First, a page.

I’ve used all of the other primitives listed above, but I haven’t directly used Tokio yet. Since Tokio seems to be entirely built around running a server, I’m not sure how to set it up for an ETL-like job like this.

First, is this a good idea, is my thinking on this matter sound? Second, is there documentation on using Tokio in such a fashion?

As an aside, I’d like to keep thanking the amazing Rust community for all of these incredible tools. Rust’s concurrency features can’t be beat, and the fact that I can think of like 5 different ways to solve this problem is awesome. Thank you to the Rust team and to the community for the language and for all of these incredible libraries!


#2

Tokio will probably work well for your socket I/O. I’m less sure it’ll be all that useful for filesystem I/O, despite there being tokio-fs; you should experiment with it.

But you can do a hybrid: do file I/O on a threadpool and feed a tokio loop over a channel, and let tokio handle the sockets (BQ uploads).

I wouldn’t worry too much about CPU overhead related to syscalls or context switching as it sounds like you’ll be heavily I/O bound.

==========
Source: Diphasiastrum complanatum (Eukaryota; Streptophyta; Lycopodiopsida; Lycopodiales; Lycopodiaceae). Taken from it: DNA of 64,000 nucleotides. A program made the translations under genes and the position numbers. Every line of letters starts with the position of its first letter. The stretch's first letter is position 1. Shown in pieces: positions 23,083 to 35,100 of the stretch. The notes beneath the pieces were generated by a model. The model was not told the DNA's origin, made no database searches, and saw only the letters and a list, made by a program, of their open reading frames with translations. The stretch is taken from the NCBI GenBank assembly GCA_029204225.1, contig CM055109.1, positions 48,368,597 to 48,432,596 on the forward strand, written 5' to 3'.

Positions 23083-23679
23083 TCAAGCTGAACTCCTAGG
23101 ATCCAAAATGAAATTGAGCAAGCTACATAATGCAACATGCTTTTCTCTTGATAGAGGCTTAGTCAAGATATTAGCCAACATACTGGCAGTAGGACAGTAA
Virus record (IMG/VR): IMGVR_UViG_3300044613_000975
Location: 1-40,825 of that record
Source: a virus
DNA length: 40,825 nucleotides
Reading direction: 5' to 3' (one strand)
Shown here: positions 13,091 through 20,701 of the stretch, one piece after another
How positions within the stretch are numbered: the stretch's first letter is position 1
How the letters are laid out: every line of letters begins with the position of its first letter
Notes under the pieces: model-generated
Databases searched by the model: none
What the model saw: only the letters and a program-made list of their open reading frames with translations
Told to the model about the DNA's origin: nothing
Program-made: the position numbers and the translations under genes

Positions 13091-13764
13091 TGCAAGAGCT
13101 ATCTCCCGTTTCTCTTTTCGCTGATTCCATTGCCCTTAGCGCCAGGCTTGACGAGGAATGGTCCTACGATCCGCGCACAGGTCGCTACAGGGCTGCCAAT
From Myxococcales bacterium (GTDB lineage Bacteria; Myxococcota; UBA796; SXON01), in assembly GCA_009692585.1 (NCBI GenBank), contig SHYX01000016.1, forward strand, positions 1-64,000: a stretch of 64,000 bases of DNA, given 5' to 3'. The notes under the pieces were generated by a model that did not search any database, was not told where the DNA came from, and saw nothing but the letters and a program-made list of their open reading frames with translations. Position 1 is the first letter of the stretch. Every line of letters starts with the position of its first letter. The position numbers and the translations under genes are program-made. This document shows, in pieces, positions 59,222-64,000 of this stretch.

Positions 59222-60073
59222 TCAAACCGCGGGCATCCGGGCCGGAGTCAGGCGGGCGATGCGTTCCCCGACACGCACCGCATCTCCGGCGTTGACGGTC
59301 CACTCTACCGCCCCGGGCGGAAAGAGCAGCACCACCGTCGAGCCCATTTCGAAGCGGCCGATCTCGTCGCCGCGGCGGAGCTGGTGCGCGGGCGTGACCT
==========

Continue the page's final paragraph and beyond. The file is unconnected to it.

#3

Actually, I will hopefully not be working with any filesystem I/O. I will be doing buffered reads on a TLS connection.

How can I set up Tokio for doing this? Is there a guide on using it outside of a server?


#4

Ah, my fault - I thought you were doing file I/O.

Client is really no different from a server. At its simplest, you could kick off a tcp conversation like this:

use tokio::net::TcpStream;
use tokio::prelude::*;

fn main() {
    let conn = TcpStream::connect(&"a.b.c.d:port".parse().unwrap());
    let conn = conn.and_then(|conn| {
        println!("Connected to: {}", conn.peer_addr().unwrap());
        Ok(())
    }).map_err(|e| println!("Error: {}", e));
    
    tokio::run(conn);
}

But what you’ll end up writing will depend on how you want to design the nuts and bolts. At a high level, you’ll tokio::run() some bootstrap future to kick things off, and then you’ll tokio::spawn() individual tasks as needed; you can also use the different runtime/executor models in tokio if you want more control.

The bootstrap future might simply be the receiver side of a oneshot::channel, where some other code signals it when the whole thing is complete. Or it might be the initial request to list all files in a bucket. Then, for each bucket you’d spawn() a task that handles its processing.

This is very close in spirit to, e.g., a tcp server - it bootstraps the runtime by establishing a listening socket. For each accepted client connection, it’ll spawn a task that serves that particular tcp peer. In your case, you don’t have any client connections to wait for, but instead you’ll initiate the actions.

I think if you understand the tokio server model, you’ll understand the client model just as well.


#5

If I had to compose these entirely without using Tokio types, how would I do so? Like, can I submit different types of jobs to Tokio as in std::thread::spawn?